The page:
This is a prototype for a role-playing game in which the players explore one another’s memories. It was conceived and created in a single afternoon, and has not yet been playtested. It’s inspired by the novel House of Leaves by Mark Danielewski, by the novel Passage by Connie Willis, by my hypertext fiction work The Museum and by my understanding of how my own memory operates. It’s called The House.
The House has a thousand rooms, a million, a hundred million. We came here together, brave explorers all, but we walk alone through its shadowed corridors and dusty galleries. Each room is unique, and upon examination reveals certain artefacts, real and tangible things with a story to tell. I could spend days in a single room, exploring the facets of even a single object’s tale, but this is the tragedy of the House: sooner or later I must move on, must go to the next room and leave what I have seen behind.
What the objects describe is sometimes only a moment, a poetic glimpse of the fading sun above arctic ice or a woman clutching her child’s hand and screaming in rage – at whom, I cannot guess. Other things tell fuller tales, stories with beginnings and middles and ends; or else whisper only a single word. But all of them, each and every thing that I have found in the House, has something to show me; and, if I never leave, I will not have time enough to hear them all.
Some of us came here in search of something they had lost. Others are treasure-hunters, collecting what others have discarded and returning these to the light. My purpose is not so clear, but I think I’m trying to understand what the House is and what it’s trying to teach me. I have the feeling that each closed door will open upon some great revelation; and instead there is another room, another object, another story, and another door.
Exploring the House
The House is a game for three to five players. In a single sitting, you take turns opening a door in the House and exploring the room that lies beyond it. The other players describe the room and the objects within it, as described below. You may take one of the objects, triggering a story from the player who created it; or you may approach the next door, in which case the next player takes a turn. When you have taken three objects, the stories you have collected become too heavy to carry onward, and you must either drop one or decide to remain in the room until the end of time.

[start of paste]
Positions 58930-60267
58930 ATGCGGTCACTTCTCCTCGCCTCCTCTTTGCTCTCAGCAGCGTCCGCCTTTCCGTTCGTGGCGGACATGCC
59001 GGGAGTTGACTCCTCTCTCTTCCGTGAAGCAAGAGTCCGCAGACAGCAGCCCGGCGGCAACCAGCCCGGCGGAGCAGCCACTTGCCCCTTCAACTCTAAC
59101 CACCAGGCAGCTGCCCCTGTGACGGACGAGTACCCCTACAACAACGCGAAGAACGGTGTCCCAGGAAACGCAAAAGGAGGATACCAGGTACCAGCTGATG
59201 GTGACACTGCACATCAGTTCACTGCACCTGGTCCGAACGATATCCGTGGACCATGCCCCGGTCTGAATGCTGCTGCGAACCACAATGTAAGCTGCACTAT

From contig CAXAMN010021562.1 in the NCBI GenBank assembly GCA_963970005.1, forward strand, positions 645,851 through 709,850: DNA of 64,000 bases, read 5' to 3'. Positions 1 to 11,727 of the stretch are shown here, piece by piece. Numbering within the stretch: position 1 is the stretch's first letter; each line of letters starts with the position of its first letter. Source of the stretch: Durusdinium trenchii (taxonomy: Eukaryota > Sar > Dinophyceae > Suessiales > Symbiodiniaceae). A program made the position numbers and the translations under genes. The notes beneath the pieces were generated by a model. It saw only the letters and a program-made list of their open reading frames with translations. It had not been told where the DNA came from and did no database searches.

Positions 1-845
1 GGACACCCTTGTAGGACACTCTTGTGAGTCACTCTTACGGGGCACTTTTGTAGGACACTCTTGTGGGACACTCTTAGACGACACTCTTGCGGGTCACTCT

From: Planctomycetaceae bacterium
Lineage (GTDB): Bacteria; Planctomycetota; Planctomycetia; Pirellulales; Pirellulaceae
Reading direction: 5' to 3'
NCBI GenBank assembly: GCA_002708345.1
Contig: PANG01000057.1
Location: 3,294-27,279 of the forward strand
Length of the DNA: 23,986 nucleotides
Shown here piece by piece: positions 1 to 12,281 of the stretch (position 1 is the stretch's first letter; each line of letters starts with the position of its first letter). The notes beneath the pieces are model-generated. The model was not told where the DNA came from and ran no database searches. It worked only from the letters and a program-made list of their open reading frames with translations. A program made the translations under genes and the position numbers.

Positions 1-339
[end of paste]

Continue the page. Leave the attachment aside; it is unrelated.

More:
Inside a Room
When you open a door, the player to your left must describe it. Many rooms in the House are mouldering, abandoned, cobwebbed and attic-like. But some may bear the traces of recent exploration: footprints in the dust, a window admitting fresh air and birdsong, food wrappers and soda cans littering the corners. Others may bear traces of the purpose for which they were once intended. Perhaps a battered bedframe and stained pillows suggest an erstwhile bedroom, or a chipped marble circular staircase vanishing into the shadows of a high dome recalls the beautiful masques of ages past. Perhaps the door leads to a room that another player previously passed through – did they leave anything behind? What does this player notice that the other may have missed? The House is yours to build, so spend time on the details, investing in the reality of the place.
Every room has something in it, and every artefact has something to tell you. It’s up to you whether you stop to listen or keep walking; and be wary, for what you hear you must carry with you, and when you leave something behind you will never have it again.
After you’ve entered a room, the player(s) to your right must describe at least one object that you find within. These may be incongruous with the description of the room itself – perhaps that’s why you’ve noticed them – or they may relate to their surroundings like a knife hidden in a dessicated bouquet.
It’s your choice which object, if any, you will pick up to carry with you. When you take an object, the player who invented it tells you its story. This may be a poem, a song, a moment or a tale; but if you’re already carrying anything else, it must connect in some way to the stories another objects you have.
After picking up an object, you may leave another object behind. If you do this, you may never pick it up again – some other player may discover it, but it is lost to you forever. If you pick up a third object and drop nothing, you have decided to remain in this room forever, immersed in the story you have found; and this sitting of the game comes to an end for everyone.